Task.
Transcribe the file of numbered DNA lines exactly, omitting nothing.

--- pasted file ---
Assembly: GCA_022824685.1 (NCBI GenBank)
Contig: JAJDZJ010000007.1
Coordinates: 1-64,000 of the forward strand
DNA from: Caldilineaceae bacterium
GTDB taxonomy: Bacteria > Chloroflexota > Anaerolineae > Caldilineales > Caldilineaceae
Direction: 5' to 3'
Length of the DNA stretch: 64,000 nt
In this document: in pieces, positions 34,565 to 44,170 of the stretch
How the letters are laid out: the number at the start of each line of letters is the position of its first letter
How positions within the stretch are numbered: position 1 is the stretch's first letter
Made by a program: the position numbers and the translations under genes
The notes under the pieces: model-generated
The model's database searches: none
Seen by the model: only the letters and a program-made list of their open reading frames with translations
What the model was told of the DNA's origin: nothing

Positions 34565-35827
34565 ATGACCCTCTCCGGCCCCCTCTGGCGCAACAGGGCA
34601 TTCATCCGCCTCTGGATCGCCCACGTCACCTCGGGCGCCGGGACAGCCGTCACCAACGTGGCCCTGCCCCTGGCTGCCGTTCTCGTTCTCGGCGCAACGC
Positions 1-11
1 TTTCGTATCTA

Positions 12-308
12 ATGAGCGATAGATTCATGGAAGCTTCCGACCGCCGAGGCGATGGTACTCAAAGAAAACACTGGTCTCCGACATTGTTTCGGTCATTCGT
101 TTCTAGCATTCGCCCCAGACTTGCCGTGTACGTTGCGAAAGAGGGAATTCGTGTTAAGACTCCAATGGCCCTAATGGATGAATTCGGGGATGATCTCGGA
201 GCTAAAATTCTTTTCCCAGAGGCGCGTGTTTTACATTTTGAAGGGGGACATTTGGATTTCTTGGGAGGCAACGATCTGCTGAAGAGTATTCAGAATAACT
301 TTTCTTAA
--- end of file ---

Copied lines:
Assembly: GCA_022824685.1 (NCBI GenBank)
Contig: JAJDZJ010000007.1
Coordinates: 1-64,000 of the forward strand
DNA from: Caldilineaceae bacterium
GTDB taxonomy: Bacteria > Chloroflexota > Anaerolineae > Caldilineales > Caldilineaceae
Direction: 5' to 3'
Length of the DNA stretch: 64,000 nt
In this document: in pieces, positions 34,565 to 44,170 of the stretch
How the letters are laid out: the number at the start of each line of letters is the position of its first letter
How positions within the stretch are numbered: position 1 is the stretch's first letter
Made by a program: the position numbers and the translations under genes
The notes under the pieces: model-generated
The model's database searches: none
Seen by the model: only the letters and a program-made list of their open reading frames with translations
What the model was told of the DNA's origin: nothing

Positions 34565-35827
34565 ATGACCCTCTCCGGCCCCCTCTGGCGCAACAGGGCA
34601 TTCATCCGCCTCTGGATCGCCCACGTCACCTCGGGCGCCGGGACAGCCGTCACCAACGTGGCCCTGCCCCTGGCTGCCGTTCTCGTTCTCGGCGCAACGC
Positions 1-11
1 TTTCGTATCTA

Positions 12-308
12 ATGAGCGATAGATTCATGGAAGCTTCCGACCGCCGAGGCGATGGTACTCAAAGAAAACACTGGTCTCCGACATTGTTTCGGTCATTCGT
101 TTCTAGCATTCGCCCCAGACTTGCCGTGTACGTTGCGAAAGAGGGAATTCGTGTTAAGACTCCAATGGCCCTAATGGATGAATTCGGGGATGATCTCGGA
201 GCTAAAATTCTTTTCCCAGAGGCGCGTGTTTTACATTTTGAAGGGGGACATTTGGATTTCTTGGGAGGCAACGATCTGCTGAAGAGTATTCAGAATAACT
301 TTTCTTAA